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From Norway to the Black Country for paramedic Hans
10:05am Monday 31st December 2012 in News
A NORWEGIAN paramedic spent a shift on an ambulance in the Black Country to find out about saving lives across the pond.
Hans Sigvart Hansen, who usually works in temperatures of around - 33 and uses a snow mobile, experienced a 4.30pm till 2.30am shift on a rapid response car in the borough.
Hans, who was visiting the UK for a third time, works for Vinjes Ambulance Service based in the quiet mountainous region of Hommelvik, Sor-Trondelag, where the nearest hospital is two hours away.
He joined Dudley based advanced paramedic Lee Farley on the shift.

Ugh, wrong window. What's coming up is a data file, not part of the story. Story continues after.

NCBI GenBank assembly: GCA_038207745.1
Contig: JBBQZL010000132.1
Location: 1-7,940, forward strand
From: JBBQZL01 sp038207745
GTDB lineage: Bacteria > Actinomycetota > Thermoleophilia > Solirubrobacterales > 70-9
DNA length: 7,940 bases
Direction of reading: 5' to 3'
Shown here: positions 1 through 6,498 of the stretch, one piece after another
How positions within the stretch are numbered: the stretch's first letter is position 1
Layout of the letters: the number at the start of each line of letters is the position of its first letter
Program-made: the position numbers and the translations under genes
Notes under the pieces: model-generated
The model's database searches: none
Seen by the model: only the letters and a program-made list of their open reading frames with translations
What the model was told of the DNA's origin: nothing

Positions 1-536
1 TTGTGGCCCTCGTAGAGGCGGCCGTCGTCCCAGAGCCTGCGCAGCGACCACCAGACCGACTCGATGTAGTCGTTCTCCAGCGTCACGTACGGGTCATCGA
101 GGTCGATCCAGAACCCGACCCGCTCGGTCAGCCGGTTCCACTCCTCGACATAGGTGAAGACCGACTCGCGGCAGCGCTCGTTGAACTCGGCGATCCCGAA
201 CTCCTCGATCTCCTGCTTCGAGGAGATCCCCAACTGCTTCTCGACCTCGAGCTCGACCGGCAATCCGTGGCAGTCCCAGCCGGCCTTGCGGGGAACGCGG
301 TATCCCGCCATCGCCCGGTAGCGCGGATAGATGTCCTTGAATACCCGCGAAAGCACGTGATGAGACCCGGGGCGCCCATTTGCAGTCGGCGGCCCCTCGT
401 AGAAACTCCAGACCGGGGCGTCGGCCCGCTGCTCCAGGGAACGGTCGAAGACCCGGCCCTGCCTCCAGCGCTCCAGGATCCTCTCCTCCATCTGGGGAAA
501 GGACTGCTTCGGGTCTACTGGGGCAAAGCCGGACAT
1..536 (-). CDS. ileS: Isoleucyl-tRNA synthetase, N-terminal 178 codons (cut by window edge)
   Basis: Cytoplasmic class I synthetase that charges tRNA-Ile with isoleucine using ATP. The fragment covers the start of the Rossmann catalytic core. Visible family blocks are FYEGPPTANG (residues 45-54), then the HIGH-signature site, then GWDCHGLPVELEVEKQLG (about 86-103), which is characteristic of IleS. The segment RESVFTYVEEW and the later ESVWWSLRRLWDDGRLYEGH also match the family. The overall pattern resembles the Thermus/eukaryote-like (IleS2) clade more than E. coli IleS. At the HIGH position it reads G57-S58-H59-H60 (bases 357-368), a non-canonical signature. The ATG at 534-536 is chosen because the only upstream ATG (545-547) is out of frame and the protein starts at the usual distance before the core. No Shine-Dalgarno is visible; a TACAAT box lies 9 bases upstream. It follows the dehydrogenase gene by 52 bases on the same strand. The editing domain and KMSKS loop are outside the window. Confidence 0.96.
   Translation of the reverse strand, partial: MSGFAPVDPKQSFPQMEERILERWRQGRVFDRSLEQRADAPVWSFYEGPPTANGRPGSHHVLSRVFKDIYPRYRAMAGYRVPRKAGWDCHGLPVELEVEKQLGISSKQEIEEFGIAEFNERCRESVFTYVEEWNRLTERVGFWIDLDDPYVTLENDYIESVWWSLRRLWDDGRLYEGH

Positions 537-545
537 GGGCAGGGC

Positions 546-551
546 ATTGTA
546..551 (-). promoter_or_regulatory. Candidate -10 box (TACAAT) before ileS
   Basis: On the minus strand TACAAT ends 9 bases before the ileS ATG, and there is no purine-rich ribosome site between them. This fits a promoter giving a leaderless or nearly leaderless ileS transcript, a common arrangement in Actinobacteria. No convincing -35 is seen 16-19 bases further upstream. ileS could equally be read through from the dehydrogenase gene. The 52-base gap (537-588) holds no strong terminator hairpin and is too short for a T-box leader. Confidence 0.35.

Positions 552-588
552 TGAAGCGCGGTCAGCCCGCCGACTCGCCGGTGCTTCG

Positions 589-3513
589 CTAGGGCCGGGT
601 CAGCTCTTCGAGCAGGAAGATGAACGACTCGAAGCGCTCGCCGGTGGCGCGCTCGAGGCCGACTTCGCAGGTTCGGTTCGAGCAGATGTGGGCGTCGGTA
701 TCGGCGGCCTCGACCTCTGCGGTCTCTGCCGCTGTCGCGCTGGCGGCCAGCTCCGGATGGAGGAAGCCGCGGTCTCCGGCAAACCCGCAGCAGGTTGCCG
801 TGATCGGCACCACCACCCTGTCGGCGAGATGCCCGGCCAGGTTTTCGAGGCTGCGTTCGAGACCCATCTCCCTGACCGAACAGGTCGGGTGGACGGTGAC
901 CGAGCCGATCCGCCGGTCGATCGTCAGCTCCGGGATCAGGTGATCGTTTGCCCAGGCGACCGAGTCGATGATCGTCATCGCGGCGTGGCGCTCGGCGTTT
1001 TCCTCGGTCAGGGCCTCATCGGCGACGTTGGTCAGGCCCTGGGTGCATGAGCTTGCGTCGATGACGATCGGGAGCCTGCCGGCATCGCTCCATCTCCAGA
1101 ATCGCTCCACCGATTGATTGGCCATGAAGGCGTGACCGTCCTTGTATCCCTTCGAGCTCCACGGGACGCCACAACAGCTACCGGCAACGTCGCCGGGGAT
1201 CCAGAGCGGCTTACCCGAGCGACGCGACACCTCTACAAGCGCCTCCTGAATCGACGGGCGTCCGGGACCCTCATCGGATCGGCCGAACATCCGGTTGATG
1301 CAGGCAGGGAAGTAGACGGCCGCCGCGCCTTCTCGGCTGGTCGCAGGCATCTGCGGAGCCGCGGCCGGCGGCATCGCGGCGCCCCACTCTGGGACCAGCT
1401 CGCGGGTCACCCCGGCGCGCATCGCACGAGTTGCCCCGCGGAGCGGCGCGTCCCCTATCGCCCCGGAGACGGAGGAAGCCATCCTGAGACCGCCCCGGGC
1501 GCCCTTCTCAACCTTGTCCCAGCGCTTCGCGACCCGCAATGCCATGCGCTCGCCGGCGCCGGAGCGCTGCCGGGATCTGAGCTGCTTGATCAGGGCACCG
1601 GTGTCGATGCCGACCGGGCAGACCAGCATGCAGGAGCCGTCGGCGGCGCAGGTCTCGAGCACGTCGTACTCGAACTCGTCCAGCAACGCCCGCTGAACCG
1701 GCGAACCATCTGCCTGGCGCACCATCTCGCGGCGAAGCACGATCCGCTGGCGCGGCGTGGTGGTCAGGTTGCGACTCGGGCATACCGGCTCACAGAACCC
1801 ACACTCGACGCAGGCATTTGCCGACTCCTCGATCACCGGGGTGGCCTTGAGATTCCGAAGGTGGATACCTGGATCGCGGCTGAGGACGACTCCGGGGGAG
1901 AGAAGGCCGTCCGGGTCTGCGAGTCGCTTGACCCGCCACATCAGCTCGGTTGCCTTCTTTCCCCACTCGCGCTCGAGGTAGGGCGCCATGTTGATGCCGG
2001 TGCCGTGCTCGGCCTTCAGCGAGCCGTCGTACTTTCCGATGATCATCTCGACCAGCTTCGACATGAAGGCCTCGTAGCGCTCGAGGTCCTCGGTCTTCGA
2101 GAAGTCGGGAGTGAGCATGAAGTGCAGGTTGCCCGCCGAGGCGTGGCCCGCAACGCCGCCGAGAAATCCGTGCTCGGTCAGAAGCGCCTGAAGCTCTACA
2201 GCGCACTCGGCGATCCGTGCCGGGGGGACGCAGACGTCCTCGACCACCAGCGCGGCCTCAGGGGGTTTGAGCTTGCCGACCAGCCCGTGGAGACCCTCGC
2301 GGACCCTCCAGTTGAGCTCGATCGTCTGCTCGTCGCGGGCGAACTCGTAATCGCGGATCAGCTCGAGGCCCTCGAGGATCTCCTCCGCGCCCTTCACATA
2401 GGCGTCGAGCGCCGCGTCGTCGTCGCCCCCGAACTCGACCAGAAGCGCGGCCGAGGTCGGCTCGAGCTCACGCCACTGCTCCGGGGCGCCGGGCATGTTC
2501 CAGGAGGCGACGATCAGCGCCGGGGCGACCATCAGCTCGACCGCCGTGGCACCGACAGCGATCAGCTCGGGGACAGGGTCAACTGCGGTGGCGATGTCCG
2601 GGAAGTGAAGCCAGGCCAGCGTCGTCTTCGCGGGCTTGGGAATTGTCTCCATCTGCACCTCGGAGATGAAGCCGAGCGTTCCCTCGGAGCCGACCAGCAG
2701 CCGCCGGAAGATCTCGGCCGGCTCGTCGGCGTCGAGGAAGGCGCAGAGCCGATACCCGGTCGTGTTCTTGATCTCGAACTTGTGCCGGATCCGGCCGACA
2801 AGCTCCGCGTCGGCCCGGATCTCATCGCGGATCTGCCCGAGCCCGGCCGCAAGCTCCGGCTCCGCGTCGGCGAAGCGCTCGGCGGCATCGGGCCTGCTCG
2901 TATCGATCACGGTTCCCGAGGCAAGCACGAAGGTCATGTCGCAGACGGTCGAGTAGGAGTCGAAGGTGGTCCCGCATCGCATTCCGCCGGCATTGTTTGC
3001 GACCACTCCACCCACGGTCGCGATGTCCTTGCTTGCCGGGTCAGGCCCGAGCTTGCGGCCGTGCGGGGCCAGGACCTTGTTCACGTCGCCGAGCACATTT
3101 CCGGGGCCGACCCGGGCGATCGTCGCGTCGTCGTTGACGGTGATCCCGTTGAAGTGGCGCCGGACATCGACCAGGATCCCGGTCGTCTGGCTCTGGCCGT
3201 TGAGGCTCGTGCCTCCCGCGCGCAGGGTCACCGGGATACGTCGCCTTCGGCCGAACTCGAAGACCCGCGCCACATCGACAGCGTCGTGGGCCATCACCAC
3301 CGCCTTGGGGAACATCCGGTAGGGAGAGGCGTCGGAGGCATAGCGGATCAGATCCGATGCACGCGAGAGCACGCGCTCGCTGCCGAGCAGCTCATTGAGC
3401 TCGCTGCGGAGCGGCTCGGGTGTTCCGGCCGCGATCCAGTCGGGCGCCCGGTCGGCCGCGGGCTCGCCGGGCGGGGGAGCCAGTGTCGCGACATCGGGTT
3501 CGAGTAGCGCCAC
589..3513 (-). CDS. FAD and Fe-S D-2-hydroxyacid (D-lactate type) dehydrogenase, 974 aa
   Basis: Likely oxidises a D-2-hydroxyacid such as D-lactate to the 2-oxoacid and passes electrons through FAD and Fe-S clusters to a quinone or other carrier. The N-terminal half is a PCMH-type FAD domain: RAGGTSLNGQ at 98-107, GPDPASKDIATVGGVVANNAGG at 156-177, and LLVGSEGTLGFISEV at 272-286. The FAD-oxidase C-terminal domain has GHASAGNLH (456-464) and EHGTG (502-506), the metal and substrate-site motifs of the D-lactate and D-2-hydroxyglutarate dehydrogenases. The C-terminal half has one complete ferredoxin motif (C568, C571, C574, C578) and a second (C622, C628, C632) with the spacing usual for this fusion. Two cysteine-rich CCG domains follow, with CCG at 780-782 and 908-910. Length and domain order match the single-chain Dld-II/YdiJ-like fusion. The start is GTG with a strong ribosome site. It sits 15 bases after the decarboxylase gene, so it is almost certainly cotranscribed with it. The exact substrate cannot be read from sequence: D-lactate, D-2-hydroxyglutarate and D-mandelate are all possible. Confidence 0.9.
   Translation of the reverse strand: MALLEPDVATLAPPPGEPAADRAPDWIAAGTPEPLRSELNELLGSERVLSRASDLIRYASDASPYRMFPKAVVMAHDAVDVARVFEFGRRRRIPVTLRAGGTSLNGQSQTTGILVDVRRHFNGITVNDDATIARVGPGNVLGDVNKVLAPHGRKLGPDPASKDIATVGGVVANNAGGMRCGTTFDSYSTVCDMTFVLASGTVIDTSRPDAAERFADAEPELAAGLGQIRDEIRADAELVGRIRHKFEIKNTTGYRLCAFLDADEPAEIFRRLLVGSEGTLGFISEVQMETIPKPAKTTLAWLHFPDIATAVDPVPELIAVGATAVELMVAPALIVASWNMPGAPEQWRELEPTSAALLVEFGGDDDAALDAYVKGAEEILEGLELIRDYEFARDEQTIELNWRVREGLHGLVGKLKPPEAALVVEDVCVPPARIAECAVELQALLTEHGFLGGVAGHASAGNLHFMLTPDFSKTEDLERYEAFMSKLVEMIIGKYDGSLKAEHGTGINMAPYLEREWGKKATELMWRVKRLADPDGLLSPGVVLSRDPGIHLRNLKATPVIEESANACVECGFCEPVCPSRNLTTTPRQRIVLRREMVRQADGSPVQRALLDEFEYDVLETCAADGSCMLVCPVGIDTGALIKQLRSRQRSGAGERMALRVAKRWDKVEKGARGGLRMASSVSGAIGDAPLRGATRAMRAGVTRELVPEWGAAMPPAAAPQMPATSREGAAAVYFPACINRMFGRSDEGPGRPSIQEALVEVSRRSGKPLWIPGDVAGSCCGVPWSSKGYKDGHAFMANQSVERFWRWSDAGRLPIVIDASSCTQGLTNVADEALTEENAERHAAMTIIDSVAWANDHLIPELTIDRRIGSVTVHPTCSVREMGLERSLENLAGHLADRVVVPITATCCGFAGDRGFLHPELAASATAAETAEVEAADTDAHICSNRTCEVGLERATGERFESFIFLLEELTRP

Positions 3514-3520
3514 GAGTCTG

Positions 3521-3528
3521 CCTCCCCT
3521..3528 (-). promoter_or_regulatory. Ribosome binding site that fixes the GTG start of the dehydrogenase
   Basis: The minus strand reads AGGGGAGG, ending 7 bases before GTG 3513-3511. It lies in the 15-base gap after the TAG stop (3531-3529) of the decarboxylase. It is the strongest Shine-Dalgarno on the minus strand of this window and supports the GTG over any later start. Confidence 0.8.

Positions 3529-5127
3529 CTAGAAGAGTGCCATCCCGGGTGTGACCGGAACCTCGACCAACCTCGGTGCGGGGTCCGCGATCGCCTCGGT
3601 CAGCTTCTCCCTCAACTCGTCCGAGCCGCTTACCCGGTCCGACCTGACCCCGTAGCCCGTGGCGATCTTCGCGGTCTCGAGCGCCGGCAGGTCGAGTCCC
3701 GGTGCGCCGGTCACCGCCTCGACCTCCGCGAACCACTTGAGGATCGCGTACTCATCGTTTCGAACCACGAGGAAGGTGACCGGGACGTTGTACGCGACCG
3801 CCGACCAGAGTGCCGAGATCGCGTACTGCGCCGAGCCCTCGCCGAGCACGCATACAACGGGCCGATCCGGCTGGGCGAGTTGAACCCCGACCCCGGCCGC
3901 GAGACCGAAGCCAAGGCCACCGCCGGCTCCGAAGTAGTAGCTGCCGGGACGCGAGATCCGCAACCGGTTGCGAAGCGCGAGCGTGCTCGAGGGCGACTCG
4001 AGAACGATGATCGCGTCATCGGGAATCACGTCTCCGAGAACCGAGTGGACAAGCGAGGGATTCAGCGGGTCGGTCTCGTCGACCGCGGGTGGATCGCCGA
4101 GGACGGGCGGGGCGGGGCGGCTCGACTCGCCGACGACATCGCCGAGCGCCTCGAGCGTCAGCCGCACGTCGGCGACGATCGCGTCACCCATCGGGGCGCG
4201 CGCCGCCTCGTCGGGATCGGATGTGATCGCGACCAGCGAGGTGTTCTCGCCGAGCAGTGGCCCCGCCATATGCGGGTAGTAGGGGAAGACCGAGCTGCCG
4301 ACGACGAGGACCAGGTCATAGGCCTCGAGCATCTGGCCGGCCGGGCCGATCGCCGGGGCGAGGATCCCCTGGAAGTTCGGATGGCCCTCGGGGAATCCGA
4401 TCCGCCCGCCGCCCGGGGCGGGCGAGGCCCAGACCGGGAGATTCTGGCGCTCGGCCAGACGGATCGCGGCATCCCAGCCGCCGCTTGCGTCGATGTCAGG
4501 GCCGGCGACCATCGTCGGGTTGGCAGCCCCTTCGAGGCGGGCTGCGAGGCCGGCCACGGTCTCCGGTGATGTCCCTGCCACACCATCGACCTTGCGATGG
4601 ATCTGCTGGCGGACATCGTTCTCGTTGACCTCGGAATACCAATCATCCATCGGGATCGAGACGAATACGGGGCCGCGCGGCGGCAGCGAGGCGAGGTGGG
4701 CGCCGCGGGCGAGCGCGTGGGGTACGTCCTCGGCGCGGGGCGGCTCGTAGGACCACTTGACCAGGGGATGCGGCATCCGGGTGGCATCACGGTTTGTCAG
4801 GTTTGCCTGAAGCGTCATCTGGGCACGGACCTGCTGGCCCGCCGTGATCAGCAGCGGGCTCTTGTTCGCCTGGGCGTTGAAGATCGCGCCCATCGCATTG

Lee said: “It was really interesting to find out about the differences between the two services.
“It was clear the main difference was the shift work; in Norway they do 24 hour shifts and every few weeks of their rota they start on Friday and finish on Monday!
“Hans said they’re trained to use a lot more drugs that our paramedics as they are so remote and miles away from the nearest hospital.
“With mountains in the area they cover, they’re obviously equipped with snow mobiles and six wheeled ambulances which contain three day survival packs for prolonged rescues and in case adverse weather hampers their journey.
“We both thoroughly enjoyed our shift together which saw the temperature hit the dizzy heights of two degrees; in Norway the temperature on an average shift is usually a staggering -33 degrees.”
Hans said he was looking forward to a return visit in 2013.
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